bimo: (Default)

Just like the header says.

When I watched The Nice Guys this weekend, something in my twisted, crossover-loving brain just went click. So I began to write, and now, three days later I find myself sitting on the finished draft of a 1400 word Nice Guys/X-Files story in which an older Holland March essentially gets rescued by a certain FBI agent. All in all, it’s a classic Bimo, I’d say, if maybe a bit more bizarre than usual.

I like the story well enough. Nevertheless, I must admit I have absolutely no idea what to do with it, now that it’s finished. (At the moment, the most realistic approach seems to never mention it again and let it sink into the darkest depths of my hard drive.)

Simply going ahead and posting an unproofread, unedited version to AO3 is not an option, firstly and mainly because of the good old non-native speaker issue. However, there are also additional concerns lurking around the corner.

1.) I’m depicting issues of mental health (which sort of came with the characters), and while I went out of my way to handle those issues as respectfully, sincere and responsibly as I am able to, I surely screwed up somewhere.

2.) The “Nobody will ever read this” factor. By the time I’m typing, there are exactly seventy-three The Nice Guys stories on AO3, the overwhelming majority of them either slash or pre-slash (Holland March/ Jackson Healy). Nothing wrong with that, but it’s a road I just didn’t take when I wrote myself. What I came up with instead is more or less the aftermath to an X-file. Since the fandom appears so small and so slashy, I have serious doubts anyone enjoying  The Nice Guys well enough to go hunting for fic will be interested in reading Gen stuff.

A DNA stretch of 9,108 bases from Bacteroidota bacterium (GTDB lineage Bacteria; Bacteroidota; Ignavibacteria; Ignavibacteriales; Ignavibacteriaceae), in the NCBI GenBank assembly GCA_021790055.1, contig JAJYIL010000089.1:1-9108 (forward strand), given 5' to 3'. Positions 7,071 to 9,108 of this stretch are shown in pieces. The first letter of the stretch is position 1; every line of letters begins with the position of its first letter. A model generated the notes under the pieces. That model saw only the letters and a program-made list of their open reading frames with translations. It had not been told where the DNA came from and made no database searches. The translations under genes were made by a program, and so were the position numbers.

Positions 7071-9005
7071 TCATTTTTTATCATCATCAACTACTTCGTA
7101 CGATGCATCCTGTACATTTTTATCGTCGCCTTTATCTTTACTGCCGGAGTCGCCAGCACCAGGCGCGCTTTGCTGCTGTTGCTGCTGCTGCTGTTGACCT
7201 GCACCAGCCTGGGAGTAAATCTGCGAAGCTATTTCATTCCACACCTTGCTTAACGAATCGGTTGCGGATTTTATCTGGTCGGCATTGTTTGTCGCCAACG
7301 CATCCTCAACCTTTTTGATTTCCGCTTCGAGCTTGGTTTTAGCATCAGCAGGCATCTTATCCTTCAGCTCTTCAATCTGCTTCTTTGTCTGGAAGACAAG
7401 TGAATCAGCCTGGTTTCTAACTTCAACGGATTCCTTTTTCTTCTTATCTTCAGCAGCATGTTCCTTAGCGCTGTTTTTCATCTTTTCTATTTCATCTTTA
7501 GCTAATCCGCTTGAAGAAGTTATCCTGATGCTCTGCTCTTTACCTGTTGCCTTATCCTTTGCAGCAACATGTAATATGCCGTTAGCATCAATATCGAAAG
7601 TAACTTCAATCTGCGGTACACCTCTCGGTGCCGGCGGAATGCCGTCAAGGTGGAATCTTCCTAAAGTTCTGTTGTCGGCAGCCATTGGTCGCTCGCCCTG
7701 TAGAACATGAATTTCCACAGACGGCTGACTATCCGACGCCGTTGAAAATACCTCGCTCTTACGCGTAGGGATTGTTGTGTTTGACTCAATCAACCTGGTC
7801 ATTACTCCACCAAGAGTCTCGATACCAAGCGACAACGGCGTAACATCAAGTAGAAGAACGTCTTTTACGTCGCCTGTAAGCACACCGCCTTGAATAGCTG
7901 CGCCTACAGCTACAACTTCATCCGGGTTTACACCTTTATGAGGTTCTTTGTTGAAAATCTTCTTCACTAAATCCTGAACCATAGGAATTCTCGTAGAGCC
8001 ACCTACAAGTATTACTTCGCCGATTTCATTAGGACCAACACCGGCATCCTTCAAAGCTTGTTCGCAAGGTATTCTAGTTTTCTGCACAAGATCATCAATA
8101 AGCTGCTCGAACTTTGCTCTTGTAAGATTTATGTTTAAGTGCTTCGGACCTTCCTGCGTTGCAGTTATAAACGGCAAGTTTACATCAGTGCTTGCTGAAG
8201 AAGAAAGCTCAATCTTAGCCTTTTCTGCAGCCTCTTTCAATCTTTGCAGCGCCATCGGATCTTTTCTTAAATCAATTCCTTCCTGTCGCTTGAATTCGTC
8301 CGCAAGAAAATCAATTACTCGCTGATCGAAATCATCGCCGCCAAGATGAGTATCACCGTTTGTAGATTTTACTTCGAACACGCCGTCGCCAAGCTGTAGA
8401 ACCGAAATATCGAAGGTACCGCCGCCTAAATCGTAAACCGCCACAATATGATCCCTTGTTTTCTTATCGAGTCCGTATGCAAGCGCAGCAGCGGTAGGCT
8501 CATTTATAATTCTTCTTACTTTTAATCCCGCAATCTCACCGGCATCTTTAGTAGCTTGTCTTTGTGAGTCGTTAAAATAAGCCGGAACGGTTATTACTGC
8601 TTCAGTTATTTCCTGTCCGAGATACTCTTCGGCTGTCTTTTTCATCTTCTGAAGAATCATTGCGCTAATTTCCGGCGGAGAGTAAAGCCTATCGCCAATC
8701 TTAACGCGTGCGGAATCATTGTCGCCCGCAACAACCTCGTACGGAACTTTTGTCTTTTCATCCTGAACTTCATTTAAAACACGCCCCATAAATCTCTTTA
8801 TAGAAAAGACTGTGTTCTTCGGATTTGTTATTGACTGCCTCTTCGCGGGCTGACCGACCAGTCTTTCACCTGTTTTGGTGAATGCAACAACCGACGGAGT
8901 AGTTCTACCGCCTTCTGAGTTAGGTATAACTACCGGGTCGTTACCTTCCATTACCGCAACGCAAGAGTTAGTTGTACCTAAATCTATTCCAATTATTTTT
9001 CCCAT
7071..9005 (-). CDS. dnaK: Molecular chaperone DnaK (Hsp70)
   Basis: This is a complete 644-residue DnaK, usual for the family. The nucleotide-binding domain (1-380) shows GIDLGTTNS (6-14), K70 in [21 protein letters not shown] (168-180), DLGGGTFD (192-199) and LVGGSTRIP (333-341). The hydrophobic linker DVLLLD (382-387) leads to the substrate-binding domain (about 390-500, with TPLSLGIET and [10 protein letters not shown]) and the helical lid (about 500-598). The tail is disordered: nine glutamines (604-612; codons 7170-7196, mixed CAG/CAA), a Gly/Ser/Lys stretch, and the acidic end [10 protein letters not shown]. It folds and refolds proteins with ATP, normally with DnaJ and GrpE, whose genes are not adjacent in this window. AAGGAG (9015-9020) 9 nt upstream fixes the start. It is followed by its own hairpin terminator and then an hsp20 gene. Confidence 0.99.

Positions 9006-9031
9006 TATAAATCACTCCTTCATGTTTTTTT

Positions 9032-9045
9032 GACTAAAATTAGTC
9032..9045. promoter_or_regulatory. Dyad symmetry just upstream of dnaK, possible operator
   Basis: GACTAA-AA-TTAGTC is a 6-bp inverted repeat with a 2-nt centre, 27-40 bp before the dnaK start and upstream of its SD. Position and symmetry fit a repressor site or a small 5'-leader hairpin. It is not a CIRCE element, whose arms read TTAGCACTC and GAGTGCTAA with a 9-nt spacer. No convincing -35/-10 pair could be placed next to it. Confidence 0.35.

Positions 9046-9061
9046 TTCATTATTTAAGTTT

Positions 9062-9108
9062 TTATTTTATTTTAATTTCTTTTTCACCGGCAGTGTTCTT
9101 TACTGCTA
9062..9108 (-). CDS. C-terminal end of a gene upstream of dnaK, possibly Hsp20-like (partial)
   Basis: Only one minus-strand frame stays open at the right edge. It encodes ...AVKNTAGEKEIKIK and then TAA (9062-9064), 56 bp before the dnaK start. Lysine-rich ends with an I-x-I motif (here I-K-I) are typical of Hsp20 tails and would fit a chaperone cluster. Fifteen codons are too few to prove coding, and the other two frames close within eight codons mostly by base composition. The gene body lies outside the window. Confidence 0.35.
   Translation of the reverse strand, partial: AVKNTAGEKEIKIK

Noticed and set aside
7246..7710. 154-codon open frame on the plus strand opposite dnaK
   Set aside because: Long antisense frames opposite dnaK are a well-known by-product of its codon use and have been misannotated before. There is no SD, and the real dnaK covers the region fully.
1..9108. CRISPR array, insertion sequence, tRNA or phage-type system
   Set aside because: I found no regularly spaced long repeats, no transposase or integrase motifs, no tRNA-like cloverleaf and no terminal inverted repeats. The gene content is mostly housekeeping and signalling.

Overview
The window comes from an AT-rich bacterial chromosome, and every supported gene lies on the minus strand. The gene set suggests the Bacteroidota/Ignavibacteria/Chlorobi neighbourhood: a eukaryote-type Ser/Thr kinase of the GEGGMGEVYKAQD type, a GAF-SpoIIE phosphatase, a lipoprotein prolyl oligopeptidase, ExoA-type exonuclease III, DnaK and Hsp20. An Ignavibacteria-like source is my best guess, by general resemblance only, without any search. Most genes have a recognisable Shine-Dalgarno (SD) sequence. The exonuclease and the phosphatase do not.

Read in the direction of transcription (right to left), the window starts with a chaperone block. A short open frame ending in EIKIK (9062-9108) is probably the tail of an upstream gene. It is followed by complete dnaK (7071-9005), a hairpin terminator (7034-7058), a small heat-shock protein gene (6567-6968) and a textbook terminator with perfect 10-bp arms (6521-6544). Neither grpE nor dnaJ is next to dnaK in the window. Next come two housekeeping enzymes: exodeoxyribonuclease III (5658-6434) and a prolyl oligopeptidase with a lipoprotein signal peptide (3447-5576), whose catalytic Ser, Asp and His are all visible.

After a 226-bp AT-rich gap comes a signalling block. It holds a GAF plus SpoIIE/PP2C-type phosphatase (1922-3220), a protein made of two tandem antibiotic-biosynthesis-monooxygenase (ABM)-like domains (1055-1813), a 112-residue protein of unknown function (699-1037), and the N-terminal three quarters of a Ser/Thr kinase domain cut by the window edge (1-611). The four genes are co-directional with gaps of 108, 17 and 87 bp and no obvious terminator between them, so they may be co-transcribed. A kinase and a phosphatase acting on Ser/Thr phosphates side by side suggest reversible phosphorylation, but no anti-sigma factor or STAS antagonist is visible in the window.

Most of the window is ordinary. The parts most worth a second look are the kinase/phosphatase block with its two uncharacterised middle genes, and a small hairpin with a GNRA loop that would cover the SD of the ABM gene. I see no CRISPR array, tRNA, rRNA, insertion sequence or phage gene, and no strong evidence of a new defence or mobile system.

3.) Return straight to the point where I was talking about not posting something unbetaed. I’m afraid, I will never, ever find a beta for this story. Getting a beta for a nice, lovely OuaT story is one thing. But for this baby? Like I said, special hell.


bimo: (DRD_beware)

Apparently someone at our local community-run indie cinema possesses a certain wicked sense of humour. Two showings of Jaws , one in German, one in English, right at the start of bathing season.

Of course, Cavendish and I went to see. Jaws is one of the movies that I know by heart and will never cease to admire because of how skillfully it was filmed. By a director who, at that time, was still a relative newcomer to the business and hadn’t even reached thirty years of age.

One aspect I have never realised before, though. (And here comes the amusing part): Matt Hooper, the youthful marine biologist played by Richard Dreyfuss, is Dana Scully. Totally. Just think about it.

  • Comparatively small and soft-featured person
  • Extremely smart and competent in their field
  • Strong belief in science, rationality, technology and proper equipment
  • Able to hold their own in a macho surrounding, while not necessarily subscribing to hyper-masculine ideals themselves
  • Coming to town to fight monsters
  • The second they utter their first line of dialogue you know they are cool.
  • And then there is that autopsy scene where Hooper cuts up a shark that isn’t the shark…
bimo: (Default)

I have to admit I was looking forward to the new mini-series.  A clear case of curiosity and nostalgia winning over reasonable caution, one could say. No matter how frustrated I might have become with the X-Files during the show’s later years, agents Mulder and Scully will always be dear to me. Also, wouldn’t it be interesting to see what kind of spin the 21st century with its changed political, technological and social landscape of would put on the general narrative? After all, it’s a post financial crash, post Snowden world that we live in, a world ideal for any kind of deeply unsettling fictional nightmare driven by conspiracy and paranoia.

So I acquired an ITunes season pass, leaned back and watched... )


bimo: (Default)
I'm currently re-watching the X-Files, together with Cavendish, who unlike me, back in the days, never had watched them as a whole but had only caught two or three individual episodes instead.

The biggest surprise so far: How much about this show I had actually forgotten during the past fifteen years plus in which I had purposely stayed away from it. Episode plotlines, characterisation details. Even the fact that Mitch Pileggi's Walter Skinner doesn't appear until the end of the first season, with his part becoming increasingly bigger during the second one.

So, throughout the early episodes, whenever there was a scene involving Mulder's FBI superiors and the CSM, I kept wondering "Where on Earth is Skinner?"...

Pretty weird, especially since my show/character remembering skills are usually quite reliable. ;)


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